Monthly Archives: February 2015

The Mirror

Author, Chandler Esslinger

Author, Chandler Esslinger

When is the last time you looked at yourself in the mirror? I mean really looked at yourself in the mirror? Stood butt ass naked in front of the mirror and were completely honest with your reflection? Stared at yourself for so long you didn’t even recognize your body anymore? You stare. And you stare. And you stare. Are you uncomfortable? Do you not like what you see staring back at you? Are you staring at your flaws? Or are you basking in the glory of your own perfectly imperfect perfection?

It is in these moments that I choose to love myself. I stand butt ass naked in front of my mirror every day and stare. This is a ritual I started a little over a year ago, shortly after I penned my blog post about my own struggle with body image. I realized that I needed to embody the words I wrote. I challenged myself to love myself more and more everyday. So, each morning I stand in front of the mirror and I let my emotions cascade over me. I want to understand myself, completely. I want to know every part of my body. I no longer wish to hide it, to cover it, to run from it. I choose to look at myself head on, unflinching, relentless. And I choose to love myself.

I still don’t have a perfect relationship with my body. Sometimes I feel bloated and disgusting and would rather not think about the 8 beers I had yesterday and the subsequent pepperoni, black olive, and jalapeño pizza I ordered. Sometimes nothing in my closet looks right, even though I have worn this exact same outfit half a dozen times. Today it is not right. Sometimes I feel guilty because I haven’t seen the inside of a gym for, well, a long time. And maybe if I started working out again my thighs wouldn’t jiggle, my arms would be more toned, and my stomach would lay a little flatter. Sometimes I wonder if I would look more proportionate if I got a boob job.

But most days, I look at myself in the mirror, and I am damn proud to have the body I have. I force myself to acknowledge the spots I would rather not think about, and I actively choose to love them. Even when I don’t want to. Even when I don’t think I can. I decided that people who say nasty things to me about my body can literally go fuck themselves because, how dare you? I eliminate toxic friends, lovers, and peers who do not make me feel like the best version of myself, because I respect myself too much to not be respected by others. Whenever I receive compliments about my appearance, I always say “thank you” even when that little voice in the back of my head wants to say “lol I haven’t showered in three days,” or “yeah but my eyebrows really need to be waxed,” or “nah, the shading on these jeans is just hella good.” And I consider all of these things to be little personal victories. Because I am choosing to empower myself. To love. To appreciate. To value.

In so many ways, self-love is the most radical act of all. We are all constantly bombarded by messages that reinforce our inferiority complexes. We beat ourselves up about the tiniest imperfections. But what are imperfections anyway? Would you consider those “imperfections” to be such if no one had ever told you they were “imperfections”? Who first told you that you weren’t beautiful? That your middle was a “muffin top” and not just your stomach? Who told you that your breasts/butt/penis/etc. was too big/small? Who the fuck told you that? Because, fuck that nonsense. And fuck anyone or anything that tries to convince you that bullshit is true.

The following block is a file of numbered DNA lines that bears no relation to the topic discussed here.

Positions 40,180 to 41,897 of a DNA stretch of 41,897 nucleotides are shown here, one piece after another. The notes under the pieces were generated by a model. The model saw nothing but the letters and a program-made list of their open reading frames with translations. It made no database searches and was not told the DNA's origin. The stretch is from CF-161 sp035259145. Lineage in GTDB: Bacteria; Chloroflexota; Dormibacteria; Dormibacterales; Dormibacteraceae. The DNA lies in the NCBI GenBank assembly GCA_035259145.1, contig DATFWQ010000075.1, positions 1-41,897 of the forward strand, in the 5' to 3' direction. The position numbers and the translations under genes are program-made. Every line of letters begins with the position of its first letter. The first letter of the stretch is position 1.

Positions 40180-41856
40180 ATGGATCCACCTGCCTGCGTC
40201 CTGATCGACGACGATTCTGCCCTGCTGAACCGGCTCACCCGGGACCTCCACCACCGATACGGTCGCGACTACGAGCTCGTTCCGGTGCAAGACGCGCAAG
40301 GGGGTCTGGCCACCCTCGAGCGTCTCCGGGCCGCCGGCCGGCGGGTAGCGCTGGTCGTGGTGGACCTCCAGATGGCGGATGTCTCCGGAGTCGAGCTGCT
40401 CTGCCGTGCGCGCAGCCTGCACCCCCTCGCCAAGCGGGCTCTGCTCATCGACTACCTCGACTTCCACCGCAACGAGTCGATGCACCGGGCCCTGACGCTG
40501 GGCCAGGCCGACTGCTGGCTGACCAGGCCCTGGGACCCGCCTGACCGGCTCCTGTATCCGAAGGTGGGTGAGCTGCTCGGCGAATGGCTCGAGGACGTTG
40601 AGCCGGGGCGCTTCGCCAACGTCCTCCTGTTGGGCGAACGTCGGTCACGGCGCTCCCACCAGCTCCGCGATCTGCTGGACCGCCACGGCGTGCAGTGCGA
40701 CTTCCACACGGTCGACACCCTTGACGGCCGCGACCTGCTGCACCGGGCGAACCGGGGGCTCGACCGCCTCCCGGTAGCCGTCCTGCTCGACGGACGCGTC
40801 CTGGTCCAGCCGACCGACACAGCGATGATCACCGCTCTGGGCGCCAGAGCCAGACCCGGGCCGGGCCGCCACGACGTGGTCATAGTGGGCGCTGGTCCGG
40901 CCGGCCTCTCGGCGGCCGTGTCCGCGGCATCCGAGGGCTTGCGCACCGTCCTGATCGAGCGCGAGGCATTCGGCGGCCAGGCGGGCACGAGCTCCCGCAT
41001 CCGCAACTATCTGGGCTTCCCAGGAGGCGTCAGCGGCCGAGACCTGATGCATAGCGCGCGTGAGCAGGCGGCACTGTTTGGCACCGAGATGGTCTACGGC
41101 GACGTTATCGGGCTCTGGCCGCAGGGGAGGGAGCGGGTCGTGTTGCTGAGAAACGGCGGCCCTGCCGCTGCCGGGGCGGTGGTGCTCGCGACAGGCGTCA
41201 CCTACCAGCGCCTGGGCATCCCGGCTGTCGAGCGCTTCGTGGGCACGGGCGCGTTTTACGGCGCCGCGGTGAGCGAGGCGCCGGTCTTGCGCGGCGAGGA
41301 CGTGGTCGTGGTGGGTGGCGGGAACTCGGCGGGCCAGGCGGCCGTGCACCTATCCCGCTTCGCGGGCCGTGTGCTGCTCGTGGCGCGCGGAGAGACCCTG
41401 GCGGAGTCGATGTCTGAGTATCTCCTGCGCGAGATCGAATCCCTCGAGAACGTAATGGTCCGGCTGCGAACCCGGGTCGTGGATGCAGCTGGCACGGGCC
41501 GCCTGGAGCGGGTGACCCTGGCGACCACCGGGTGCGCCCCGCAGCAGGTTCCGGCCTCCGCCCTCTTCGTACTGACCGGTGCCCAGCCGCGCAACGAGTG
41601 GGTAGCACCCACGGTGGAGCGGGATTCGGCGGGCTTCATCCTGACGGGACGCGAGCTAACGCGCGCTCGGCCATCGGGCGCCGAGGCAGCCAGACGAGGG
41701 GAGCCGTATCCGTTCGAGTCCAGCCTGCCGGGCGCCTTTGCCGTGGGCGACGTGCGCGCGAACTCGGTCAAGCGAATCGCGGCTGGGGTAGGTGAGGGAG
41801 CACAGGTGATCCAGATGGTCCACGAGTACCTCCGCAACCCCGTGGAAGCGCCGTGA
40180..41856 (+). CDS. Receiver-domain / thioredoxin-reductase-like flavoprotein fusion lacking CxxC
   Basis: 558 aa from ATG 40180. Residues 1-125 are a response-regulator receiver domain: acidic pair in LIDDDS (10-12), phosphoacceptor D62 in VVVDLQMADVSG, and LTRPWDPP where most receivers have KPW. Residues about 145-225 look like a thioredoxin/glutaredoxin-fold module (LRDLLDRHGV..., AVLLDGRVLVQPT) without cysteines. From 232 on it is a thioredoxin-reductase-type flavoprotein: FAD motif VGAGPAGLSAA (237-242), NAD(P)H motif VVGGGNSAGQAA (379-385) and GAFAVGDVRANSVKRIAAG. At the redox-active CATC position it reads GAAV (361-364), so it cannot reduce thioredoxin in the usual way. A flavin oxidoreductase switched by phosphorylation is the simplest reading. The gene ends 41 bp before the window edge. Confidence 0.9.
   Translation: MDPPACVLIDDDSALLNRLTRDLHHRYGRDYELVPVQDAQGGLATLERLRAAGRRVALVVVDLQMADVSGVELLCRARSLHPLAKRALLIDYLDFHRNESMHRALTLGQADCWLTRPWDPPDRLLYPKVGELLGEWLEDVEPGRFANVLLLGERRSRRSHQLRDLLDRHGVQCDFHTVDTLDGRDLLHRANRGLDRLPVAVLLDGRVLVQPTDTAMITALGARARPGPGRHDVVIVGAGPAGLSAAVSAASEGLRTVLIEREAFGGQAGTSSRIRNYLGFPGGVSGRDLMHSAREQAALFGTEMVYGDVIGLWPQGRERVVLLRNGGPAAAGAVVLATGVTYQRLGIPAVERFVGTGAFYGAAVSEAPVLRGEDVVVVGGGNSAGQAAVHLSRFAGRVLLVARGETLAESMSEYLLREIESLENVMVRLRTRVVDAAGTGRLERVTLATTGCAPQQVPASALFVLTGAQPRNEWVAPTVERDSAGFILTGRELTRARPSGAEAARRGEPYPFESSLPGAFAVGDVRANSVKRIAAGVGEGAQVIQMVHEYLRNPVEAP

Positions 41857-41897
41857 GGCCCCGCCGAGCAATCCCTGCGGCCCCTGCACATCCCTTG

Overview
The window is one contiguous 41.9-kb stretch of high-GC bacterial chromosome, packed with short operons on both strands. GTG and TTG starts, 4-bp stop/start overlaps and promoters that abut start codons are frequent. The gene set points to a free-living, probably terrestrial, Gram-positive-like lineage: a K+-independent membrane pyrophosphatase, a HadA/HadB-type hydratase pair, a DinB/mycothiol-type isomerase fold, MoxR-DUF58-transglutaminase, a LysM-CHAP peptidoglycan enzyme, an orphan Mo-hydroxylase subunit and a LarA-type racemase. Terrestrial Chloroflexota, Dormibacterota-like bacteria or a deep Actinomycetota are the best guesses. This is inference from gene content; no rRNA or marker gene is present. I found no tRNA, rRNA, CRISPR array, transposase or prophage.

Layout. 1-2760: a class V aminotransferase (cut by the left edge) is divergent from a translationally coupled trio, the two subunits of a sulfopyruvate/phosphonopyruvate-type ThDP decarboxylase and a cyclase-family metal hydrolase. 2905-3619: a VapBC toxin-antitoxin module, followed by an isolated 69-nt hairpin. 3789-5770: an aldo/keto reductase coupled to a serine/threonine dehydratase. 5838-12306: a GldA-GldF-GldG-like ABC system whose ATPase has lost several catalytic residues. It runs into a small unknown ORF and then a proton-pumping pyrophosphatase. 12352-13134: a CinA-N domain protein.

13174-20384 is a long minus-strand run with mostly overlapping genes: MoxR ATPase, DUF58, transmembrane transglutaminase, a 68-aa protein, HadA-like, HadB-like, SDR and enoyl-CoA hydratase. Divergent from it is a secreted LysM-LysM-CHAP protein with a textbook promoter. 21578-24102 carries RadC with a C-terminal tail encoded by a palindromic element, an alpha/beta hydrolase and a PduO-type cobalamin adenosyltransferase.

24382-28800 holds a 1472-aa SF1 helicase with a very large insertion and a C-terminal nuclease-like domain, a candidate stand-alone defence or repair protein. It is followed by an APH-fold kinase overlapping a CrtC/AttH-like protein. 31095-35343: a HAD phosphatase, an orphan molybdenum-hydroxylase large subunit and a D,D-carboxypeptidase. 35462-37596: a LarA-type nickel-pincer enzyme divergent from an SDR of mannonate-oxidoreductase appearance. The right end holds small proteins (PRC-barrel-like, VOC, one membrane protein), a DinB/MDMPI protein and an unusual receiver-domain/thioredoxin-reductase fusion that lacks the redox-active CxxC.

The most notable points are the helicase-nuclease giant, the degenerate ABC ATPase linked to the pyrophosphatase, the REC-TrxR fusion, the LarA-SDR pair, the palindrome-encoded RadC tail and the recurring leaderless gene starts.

I am not here to tell you that you are perfect the way you are, that is for you to figure out on your own terms. I am here to convince you that you deserve to love yourself. I am here to tell you that you can love yourself and still acknowledge things you don’t like sometimes. I am here to tell you that it is a constant struggle to love yourself, but it’s worth it. So I ask you again, what is more radical than self-love?

I’ve noticed a lot of positive changes in myself since I decided I deserved to love myself. Probably the most notable difference is the fact that I feel like an active participant in my own life, instead of the not-as-pretty quirky best friend to the main character. I feel like I can go after whatever I want, because dammit, I deserve it. I deserve to chase my goals. I owe it to myself to do so. And when I choose to love myself that is just one less battle I have to fight every second of every day. I don’t have to be my own worst enemy. Plus, it frees up a lot of brainpower that I can channel into reaching those goals of mine. And that’s pretty damn powerful if you ask me.

So, dear reader, I challenge you and your body to make up, once and for all. I know you’ve had a complex history, and maybe you don’t trust yourself just yet. But I challenge you to stand in front of your own mirror, butt ass naked in the morning, and stare. Don’t look down. Meet yourself in your own eyes and mentally trace your reflection. Head on. Unflinching. Relentless. Let your emotions cascade over you. Understand your entire canvas. And just when you think you can’t stare at yourself for a second longer, remember to love yourself unapologetically, unconditionally, and unabashedly. Because, trust me, you deserve it.

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Are you there MSUM? It’s me, Chandler.